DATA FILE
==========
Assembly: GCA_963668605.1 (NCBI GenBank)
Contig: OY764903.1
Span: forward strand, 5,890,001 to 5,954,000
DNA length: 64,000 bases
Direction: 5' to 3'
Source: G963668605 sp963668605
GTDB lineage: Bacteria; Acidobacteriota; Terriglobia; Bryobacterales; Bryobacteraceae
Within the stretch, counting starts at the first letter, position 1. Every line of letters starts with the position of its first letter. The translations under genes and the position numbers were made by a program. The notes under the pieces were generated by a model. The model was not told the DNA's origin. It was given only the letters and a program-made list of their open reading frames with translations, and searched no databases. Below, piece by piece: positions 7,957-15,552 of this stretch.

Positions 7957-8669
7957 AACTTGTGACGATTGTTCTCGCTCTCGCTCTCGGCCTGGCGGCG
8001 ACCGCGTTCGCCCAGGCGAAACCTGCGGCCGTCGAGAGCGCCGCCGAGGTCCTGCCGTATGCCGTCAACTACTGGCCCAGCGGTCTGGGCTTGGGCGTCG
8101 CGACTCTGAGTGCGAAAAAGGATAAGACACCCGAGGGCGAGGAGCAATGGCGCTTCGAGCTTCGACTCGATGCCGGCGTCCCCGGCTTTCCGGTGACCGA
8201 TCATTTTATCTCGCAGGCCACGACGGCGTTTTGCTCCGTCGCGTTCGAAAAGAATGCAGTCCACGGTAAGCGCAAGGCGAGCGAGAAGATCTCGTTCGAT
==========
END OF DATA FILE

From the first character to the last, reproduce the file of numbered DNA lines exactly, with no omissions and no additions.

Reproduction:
Assembly: GCA_963668605.1 (NCBI GenBank)
Contig: OY764903.1
Span: forward strand, 5,890,001 to 5,954,000
DNA length: 64,000 bases
Direction: 5' to 3'
Source: G963668605 sp963668605
GTDB lineage: Bacteria; Acidobacteriota; Terriglobia; Bryobacterales; Bryobacteraceae
Within the stretch, counting starts at the first letter, position 1. Every line of letters starts with the position of its first letter. The translations under genes and the position numbers were made by a program. The notes under the pieces were generated by a model. The model was not told the DNA's origin. It was given only the letters and a program-made list of their open reading frames with translations, and searched no databases. Below, piece by piece: positions 7,957-15,552 of this stretch.

Positions 7957-8669
7957 AACTTGTGACGATTGTTCTCGCTCTCGCTCTCGGCCTGGCGGCG
8001 ACCGCGTTCGCCCAGGCGAAACCTGCGGCCGTCGAGAGCGCCGCCGAGGTCCTGCCGTATGCCGTCAACTACTGGCCCAGCGGTCTGGGCTTGGGCGTCG
8101 CGACTCTGAGTGCGAAAAAGGATAAGACACCCGAGGGCGAGGAGCAATGGCGCTTCGAGCTTCGACTCGATGCCGGCGTCCCCGGCTTTCCGGTGACCGA
8201 TCATTTTATCTCGCAGGCCACGACGGCGTTTTGCTCCGTCGCGTTCGAAAAGAATGCAGTCCACGGTAAGCGCAAGGCGAGCGAGAAGATCTCGTTCGAT